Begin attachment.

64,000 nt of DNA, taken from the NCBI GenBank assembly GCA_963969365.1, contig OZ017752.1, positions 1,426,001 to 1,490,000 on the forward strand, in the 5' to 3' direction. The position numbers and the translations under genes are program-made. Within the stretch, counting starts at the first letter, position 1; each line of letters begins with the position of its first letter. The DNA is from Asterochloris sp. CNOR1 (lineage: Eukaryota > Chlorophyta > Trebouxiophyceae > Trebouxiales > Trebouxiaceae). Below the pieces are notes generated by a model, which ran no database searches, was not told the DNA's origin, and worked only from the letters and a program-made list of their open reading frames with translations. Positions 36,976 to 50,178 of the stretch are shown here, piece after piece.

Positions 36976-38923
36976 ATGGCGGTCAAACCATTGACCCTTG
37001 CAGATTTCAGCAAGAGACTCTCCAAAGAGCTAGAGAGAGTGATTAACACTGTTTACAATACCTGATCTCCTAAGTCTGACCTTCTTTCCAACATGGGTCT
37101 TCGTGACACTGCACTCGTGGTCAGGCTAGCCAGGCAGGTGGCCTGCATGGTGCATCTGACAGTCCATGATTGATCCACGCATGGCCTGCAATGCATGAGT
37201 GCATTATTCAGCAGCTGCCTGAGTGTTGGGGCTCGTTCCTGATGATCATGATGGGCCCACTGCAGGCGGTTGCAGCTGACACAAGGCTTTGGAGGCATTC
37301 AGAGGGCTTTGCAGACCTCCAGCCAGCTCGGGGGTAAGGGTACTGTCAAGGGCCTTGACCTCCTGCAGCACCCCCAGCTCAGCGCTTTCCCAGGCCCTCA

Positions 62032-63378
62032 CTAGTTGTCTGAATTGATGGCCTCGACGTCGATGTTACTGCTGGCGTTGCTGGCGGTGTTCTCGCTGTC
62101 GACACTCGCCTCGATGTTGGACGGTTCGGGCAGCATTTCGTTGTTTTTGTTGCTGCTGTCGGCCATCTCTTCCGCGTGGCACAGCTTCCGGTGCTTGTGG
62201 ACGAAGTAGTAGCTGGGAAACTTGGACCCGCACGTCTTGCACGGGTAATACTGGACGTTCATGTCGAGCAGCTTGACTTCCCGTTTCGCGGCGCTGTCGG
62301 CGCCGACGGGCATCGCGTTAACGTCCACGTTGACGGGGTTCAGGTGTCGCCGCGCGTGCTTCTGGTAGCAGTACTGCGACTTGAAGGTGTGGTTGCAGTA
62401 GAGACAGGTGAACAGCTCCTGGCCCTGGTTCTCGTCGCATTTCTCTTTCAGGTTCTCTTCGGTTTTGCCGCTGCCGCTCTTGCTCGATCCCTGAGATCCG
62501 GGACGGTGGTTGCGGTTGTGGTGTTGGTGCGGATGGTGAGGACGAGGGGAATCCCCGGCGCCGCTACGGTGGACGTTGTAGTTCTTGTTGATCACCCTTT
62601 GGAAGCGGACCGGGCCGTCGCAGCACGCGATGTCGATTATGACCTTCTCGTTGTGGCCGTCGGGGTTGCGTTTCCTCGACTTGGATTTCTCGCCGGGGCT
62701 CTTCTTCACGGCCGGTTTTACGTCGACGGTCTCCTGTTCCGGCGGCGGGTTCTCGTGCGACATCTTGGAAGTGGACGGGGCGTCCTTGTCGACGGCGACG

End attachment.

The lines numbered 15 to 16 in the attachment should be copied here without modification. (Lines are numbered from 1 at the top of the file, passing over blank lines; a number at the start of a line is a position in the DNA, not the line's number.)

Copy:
62601 GGAAGCGGACCGGGCCGTCGCAGCACGCGATGTCGATTATGACCTTCTCGTTGTGGCCGTCGGGGTTGCGTTTCCTCGACTTGGATTTCTCGCCGGGGCT
62701 CTTCTTCACGGCCGGTTTTACGTCGACGGTCTCCTGTTCCGGCGGCGGGTTCTCGTGCGACATCTTGGAAGTGGACGGGGCGTCCTTGTCGACGGCGACG